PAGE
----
My childhood was interesting. The biggest thing that stands out in my mind about it was that my childhood was very, VERY far removed from reality. I'm an only child who was raised by a single INFP mother. She was quite far removed from "reality" herself, so it was never encouraged in me to be more "down to earth." In this respect, I was very lucky because I grew up in a wonderful environment to develop my Ni. However, I didn't grow up in a good environment for my Fe.

    I think because I was so similar to my mother in a lot of ways, she couldn't understand why I was so intent on making people happy/pleasing them/keeping the peace (Fi versus Fe, I suppose). There was a constant battle in our household whenever I would come back from visiting my father (ISxP) and step-mother (ESTP). I would always mould myself into someone who fit in with this part of the family, because neither of them were very supportive of my "dreamy" Ni-ness. So I became a bit of an ISFP around these people, which never made me unhappy (for not being true to myself) because it kept the peace and pleased my dad.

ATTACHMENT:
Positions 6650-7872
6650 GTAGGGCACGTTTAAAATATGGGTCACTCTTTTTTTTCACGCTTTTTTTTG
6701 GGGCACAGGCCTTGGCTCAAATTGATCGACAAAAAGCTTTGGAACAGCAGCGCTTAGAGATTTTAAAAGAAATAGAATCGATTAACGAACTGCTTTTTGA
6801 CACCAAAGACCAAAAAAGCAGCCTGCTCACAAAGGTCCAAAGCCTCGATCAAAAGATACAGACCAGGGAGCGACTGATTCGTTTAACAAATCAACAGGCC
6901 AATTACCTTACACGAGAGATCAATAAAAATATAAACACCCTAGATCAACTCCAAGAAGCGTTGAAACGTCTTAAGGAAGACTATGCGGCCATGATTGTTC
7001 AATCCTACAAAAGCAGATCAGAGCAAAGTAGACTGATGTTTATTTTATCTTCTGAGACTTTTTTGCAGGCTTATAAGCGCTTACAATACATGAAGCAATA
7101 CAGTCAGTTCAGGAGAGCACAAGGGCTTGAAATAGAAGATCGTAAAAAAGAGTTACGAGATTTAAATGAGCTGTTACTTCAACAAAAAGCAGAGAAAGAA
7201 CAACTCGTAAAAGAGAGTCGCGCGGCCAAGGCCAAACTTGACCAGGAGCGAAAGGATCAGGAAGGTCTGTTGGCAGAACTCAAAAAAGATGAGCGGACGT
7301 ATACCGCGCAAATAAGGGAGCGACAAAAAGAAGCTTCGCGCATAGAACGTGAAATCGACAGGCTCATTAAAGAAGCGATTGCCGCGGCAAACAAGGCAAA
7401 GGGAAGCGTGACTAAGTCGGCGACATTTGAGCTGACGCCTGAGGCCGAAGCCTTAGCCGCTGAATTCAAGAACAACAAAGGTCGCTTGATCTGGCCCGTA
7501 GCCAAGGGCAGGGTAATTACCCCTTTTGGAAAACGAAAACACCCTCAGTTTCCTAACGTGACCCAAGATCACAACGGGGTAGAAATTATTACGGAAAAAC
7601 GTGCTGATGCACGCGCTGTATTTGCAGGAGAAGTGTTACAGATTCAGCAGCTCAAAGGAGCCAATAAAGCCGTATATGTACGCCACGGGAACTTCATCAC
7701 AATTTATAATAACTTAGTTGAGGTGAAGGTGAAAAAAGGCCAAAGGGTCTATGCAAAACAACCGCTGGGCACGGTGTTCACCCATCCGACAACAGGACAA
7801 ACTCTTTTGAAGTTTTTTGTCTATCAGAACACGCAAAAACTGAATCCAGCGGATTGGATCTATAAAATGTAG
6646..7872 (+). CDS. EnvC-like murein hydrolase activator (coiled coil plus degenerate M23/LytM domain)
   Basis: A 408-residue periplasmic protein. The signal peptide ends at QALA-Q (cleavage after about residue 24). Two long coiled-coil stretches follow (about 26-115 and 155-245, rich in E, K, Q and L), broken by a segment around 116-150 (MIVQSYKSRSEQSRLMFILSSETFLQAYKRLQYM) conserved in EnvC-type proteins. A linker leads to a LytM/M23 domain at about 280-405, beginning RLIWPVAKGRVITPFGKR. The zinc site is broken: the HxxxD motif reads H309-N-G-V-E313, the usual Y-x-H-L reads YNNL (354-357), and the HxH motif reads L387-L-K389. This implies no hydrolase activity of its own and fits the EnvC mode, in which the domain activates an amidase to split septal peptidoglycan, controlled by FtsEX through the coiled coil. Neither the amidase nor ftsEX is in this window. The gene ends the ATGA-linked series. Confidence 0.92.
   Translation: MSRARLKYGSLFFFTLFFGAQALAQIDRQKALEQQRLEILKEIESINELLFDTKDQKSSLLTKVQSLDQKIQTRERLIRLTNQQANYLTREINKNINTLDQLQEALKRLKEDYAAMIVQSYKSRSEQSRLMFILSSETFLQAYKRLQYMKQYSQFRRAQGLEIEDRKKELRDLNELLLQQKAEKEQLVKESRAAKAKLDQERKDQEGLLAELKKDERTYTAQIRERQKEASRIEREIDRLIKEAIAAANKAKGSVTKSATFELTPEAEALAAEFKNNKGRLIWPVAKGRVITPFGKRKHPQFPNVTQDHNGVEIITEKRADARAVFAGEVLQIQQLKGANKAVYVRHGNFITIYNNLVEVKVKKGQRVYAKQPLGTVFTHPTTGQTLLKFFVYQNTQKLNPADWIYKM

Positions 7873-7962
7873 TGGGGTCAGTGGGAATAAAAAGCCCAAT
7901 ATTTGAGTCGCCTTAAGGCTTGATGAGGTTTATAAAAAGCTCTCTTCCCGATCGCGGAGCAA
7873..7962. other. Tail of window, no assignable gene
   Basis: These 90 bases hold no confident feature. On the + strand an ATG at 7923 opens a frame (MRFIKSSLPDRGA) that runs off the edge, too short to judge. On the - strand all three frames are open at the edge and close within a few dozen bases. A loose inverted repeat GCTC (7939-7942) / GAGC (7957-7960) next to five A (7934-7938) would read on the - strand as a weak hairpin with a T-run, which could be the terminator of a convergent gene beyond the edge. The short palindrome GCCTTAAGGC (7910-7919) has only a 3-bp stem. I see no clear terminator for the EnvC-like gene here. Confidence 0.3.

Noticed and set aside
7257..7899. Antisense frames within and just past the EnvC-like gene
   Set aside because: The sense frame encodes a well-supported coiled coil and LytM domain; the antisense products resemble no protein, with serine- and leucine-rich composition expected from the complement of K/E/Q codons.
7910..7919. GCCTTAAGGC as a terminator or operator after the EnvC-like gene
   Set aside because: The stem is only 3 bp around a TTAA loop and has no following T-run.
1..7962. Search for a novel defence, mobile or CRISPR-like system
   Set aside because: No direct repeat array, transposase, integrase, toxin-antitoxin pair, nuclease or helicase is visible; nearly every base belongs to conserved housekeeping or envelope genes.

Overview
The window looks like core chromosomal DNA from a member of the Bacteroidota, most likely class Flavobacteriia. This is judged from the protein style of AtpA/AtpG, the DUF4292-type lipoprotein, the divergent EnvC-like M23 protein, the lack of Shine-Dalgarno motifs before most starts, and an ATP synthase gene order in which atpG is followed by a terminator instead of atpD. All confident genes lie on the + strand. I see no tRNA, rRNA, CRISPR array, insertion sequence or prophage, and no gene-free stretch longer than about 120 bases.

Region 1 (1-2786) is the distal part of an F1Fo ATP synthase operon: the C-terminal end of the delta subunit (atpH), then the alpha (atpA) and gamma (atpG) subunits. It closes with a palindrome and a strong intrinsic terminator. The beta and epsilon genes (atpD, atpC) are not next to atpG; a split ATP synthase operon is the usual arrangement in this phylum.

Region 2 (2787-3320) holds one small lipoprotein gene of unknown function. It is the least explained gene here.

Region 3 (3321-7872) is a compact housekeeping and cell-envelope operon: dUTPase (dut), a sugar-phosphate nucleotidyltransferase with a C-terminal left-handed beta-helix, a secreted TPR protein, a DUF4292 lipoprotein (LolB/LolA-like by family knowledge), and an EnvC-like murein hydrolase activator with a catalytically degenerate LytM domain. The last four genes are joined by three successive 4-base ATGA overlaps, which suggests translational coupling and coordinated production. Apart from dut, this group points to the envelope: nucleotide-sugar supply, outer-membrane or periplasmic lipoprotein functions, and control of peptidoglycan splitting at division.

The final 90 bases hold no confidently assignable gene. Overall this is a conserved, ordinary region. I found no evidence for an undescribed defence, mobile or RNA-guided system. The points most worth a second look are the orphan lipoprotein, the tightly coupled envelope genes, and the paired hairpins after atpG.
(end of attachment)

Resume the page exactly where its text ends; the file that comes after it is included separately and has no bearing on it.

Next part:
My mother, however, could not, forthelifeofher, understand this about me. I'd come home and, for a day or so, while I was still adjusting to a new environment, be this other person. She thought I was being untrue to myself, which I was, but she couldn't see that it was all for my father (because I loved him so much). The funny thing is, though, I didn't do it consciously/with intention. I just did it instinctively and it's not until now that I've grown to realise the underlying "why" I did it.